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Face It

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When I am working with clients
in therapy, I often share with them
this piece of universal wisdom:

The extent to which you are willing to
cope with reality is the extent to which
you can be mentally healthy.

It’s just a phenomenon I have observed over
the past 25 years of working with people as
a psychologist and as a human being over the
past 50 years of living my own life.

Face It or Be Stuck

If you want to rid yourself of feelings of
anxiety or depression, but are not willing
to face and find a way to deal with whatever
the realities of your life are, you can forget it.

You are going to be stuck with anxiety and
depression. Get comfortable with that.

Being willing to face whatever has happened
in your life or is currently happening in your
life is often a daunting task.

And you may need help finding ways to cope
with it, deal with it, heal from it, and move on.

But in my experience, you don’t even have to
be making very good headway with dealing
with reality to have better mental health.

You just have to be willing to face reality
instead of use denial or escapism in all of
their unhealthy forms.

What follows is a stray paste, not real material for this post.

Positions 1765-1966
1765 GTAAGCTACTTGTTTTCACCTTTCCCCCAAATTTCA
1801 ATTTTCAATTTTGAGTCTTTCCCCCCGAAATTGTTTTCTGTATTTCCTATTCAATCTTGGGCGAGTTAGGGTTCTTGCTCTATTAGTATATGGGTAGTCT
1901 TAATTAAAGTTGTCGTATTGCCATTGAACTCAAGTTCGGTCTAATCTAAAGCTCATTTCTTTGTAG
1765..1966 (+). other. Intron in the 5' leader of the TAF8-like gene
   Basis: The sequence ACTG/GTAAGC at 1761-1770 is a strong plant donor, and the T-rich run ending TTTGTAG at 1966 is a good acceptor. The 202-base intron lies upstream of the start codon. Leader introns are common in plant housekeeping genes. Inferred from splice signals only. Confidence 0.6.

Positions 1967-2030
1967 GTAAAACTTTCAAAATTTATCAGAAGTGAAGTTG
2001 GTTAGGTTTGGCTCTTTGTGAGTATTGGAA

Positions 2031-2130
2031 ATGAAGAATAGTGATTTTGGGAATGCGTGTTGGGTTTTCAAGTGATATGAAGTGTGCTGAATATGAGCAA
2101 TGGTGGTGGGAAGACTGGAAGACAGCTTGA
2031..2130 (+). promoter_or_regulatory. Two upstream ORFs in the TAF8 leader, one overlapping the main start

Reality Is A Brick Wall

Reality really is that brick wall that you can
choose to bash yourself into over and over
again because you just can’t believe it’s there
or you just don’t want to believe that it’s there.

But, it’s there.

The moment that you can admit to yourself
that it is there and begin to make some decisions
about what you want to do about that wall,
you’re set free from all the self-destructive coping
skills you had to practice in order to deny or curse
its existence.

Face It

Face it.
Face the wall.
Touch it.
Explore the bricks.
Explore the mortar.
Read the graffiti.
Paint some graffiti.

Just don’t keep walking into it over and over
again, telling me and yourself and everyone else
that it isn’t there.
That it shouldn’t be there, so it isn’t really there.
That you’ve really got this, as you plow into it
one more time, coming away bloody and bruised.

The extent to which you are willing to
cope with reality is the extent to which
you can be mentally healthy.

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